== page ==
I’m so happy for my beloved Boston. I was putting away clothes this morning and I found the turquoise and yellow “Boston Strong” T-shirt that my mother sent me after the Boston Marathon bombing. I realized that it was exactly six months ago this week that I was in Boston, walking across the marathon finish line, less than a day before the bombs went off in the same spot.
I had wanted to see what the runners would see as they crossed the line, and celebrate the cheer around this annual event — a staple of my childhood (my brother ran it twice) and a huge source of pride for our city.
It was a gorgeous mid-April day, the way spring can be particularly sweet in Boston, and the city was buzzing with pre-marathon bliss. The next day that would end abruptly with a cowardly and shocking act of terrorism. This was the 117th Boston Marathon and there had never been a single incident; the city was taken utterly by surprise.
I happened to be at Mass General Hospital when a number of the most severely injured victims started arriving by ambulance, some without legs. They had the terrible misfortune of getting great viewing spots for the marathon too close to the finish line, where the bombs went off. Their devastated families held each other up in the lobby as police and security ran helter-skelter through the hospital. It was chaos.
Boston was a war zone.
It was one of the saddest moments I have ever experienced, and especially cruel that it happened — and of course, this was deliberate — in a moment of such great triumph, as runners were crossing the finish line.
The bombers were caught — one was killed — in a massive manhunt that basically shut down Boston as the entire country looked on, holding its breath. This could have happened anywhere. In fact, if the bombers had gotten away, Times Square was their next target. But they were stopped in Boston, and Boston needed it to happen that way. Especially because the 9/11 flights originated in Logan Airport, something that city has not forgotten, Boston needed it to happen that way. After that, people started wearing the turquoise and yellow Boston Strong T-shirts, the victims (tragically, 4 dead and 282 injured) were publicly remembered and acknowledged, law enforcement officials were deservedly honored, and Boston began the slow process of healing.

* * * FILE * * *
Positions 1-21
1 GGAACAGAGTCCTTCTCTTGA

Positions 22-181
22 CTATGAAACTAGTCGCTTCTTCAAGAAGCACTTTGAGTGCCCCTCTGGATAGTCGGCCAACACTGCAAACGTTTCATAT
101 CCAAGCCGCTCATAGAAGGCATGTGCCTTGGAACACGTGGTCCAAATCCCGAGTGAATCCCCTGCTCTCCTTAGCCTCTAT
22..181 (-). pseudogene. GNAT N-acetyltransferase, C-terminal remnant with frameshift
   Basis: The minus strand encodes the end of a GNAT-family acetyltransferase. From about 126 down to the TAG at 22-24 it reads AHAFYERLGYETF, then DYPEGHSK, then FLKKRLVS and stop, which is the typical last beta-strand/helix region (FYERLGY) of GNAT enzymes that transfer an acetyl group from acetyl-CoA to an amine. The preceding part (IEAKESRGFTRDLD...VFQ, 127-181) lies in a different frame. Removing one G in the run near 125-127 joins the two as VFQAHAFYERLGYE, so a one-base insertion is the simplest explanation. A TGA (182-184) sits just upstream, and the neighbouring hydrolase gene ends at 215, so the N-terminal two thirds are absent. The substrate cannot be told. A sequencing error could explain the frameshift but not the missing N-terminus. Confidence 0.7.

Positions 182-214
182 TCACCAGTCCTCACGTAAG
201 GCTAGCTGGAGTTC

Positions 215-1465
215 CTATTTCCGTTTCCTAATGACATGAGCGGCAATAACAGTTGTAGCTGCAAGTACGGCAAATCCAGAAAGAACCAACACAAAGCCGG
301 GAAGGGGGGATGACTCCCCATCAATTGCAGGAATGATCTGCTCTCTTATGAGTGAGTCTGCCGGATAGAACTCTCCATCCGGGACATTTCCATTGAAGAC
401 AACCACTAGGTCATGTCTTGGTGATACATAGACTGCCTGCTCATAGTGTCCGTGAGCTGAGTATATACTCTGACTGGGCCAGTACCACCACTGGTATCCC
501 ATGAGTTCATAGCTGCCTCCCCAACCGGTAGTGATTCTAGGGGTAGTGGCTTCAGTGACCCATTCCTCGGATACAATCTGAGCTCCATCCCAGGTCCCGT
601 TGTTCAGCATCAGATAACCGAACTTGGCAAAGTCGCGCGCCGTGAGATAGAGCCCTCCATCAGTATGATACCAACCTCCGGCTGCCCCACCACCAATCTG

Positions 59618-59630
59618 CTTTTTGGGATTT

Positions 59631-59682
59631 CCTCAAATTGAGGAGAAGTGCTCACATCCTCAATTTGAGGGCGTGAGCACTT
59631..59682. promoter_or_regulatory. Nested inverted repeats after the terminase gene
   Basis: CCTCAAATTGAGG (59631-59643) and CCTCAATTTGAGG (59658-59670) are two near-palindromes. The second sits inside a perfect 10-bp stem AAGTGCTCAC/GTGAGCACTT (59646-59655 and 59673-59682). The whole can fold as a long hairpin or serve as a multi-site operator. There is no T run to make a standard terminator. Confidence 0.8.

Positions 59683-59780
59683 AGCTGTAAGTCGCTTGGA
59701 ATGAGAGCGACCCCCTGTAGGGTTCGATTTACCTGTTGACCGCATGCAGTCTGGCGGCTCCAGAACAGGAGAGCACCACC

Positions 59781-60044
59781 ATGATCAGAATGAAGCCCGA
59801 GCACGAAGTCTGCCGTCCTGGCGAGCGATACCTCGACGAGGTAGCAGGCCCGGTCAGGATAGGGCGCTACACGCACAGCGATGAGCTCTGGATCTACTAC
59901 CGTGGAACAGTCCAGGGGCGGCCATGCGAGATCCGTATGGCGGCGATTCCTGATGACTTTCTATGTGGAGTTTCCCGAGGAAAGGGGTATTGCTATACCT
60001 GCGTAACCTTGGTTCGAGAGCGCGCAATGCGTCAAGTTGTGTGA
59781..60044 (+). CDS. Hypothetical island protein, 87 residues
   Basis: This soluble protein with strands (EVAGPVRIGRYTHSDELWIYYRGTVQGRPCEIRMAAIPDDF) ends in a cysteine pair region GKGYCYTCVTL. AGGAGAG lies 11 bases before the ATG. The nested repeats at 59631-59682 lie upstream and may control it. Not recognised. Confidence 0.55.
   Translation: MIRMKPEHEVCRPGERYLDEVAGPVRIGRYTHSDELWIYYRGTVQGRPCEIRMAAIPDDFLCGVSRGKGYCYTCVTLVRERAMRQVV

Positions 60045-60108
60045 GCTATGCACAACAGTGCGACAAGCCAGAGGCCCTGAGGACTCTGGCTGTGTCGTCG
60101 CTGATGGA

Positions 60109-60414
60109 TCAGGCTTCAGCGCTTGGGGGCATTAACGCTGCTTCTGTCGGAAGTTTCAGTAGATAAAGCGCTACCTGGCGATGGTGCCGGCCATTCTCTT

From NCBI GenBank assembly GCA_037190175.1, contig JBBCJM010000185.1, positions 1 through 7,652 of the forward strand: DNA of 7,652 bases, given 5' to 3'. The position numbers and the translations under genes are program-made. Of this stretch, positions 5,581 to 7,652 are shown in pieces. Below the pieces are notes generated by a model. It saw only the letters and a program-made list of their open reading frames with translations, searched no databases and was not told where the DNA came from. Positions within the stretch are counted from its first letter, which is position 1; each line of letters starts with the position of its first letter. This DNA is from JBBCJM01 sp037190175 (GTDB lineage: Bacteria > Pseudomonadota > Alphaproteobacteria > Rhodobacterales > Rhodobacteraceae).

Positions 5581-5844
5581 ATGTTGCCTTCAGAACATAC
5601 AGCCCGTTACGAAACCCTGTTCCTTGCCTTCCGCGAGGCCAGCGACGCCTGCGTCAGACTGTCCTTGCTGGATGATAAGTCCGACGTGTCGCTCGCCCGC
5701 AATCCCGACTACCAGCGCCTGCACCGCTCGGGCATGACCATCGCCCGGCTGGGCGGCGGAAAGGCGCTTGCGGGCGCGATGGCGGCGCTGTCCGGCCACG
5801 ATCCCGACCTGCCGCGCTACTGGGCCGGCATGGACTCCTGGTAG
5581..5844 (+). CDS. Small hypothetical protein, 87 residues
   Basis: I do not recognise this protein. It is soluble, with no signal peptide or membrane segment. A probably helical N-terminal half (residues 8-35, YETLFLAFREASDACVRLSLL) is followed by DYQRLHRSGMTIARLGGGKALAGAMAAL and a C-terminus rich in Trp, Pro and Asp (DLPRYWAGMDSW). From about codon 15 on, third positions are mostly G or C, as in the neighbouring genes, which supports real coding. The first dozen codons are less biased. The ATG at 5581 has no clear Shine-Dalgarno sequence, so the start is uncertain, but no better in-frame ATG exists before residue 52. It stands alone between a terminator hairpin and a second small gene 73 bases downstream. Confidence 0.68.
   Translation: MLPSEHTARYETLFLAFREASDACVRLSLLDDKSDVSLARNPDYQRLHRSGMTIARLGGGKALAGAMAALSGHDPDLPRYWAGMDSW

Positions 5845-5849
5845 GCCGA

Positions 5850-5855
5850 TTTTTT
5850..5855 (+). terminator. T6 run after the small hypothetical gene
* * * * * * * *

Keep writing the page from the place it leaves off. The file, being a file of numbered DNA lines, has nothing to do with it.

Yesterday, in my living room in Hawaii, 5,000 miles away from my hometown, I was screaming and jumping up and down in front of a TV set, knowing that everyone in Boston, including everyone I love there, was doing the exact same thing. (Unless they were lucky enough to be at Fenway Park, actually seeing the Sox win the pennant. Then they were screaming and jumping up and down there, with 37,000 other fans.) Boston, in mourning after the marathon, was now celebrating a huge victory — the Red Sox, OUR Red Sox, were going to the World Series. And this time last year they were in last place.
The Boston Red Sox are going to the World Series and Boston is elated, Boston is partying, Boston is again triumphant.
I don’t spend all my time in the place where I grew up but I do go as often as I can. My parents are there (still in the same house, fifty years now), my oldest friends, my high school, my college, all the places of all my firsts.
Today Boston, my first love, is happy and well and strong; Boston is hitting grand slam home runs and partying in the streets.
Boston is coming back.
I remember turning around and looking back after walking across that finish line and wondering how the runners were going to feel the moment after they crossed it, what that victory would feel like? I couldn’t possibly know, nor could any of us, what was about to happen.
Now I celebrate what it feels like to come back from despair, only six months later, and have a day like yesterday where we were separately – wherever we Bostonians may be – and collectively, finally and again, feeling bliss. Boston bliss.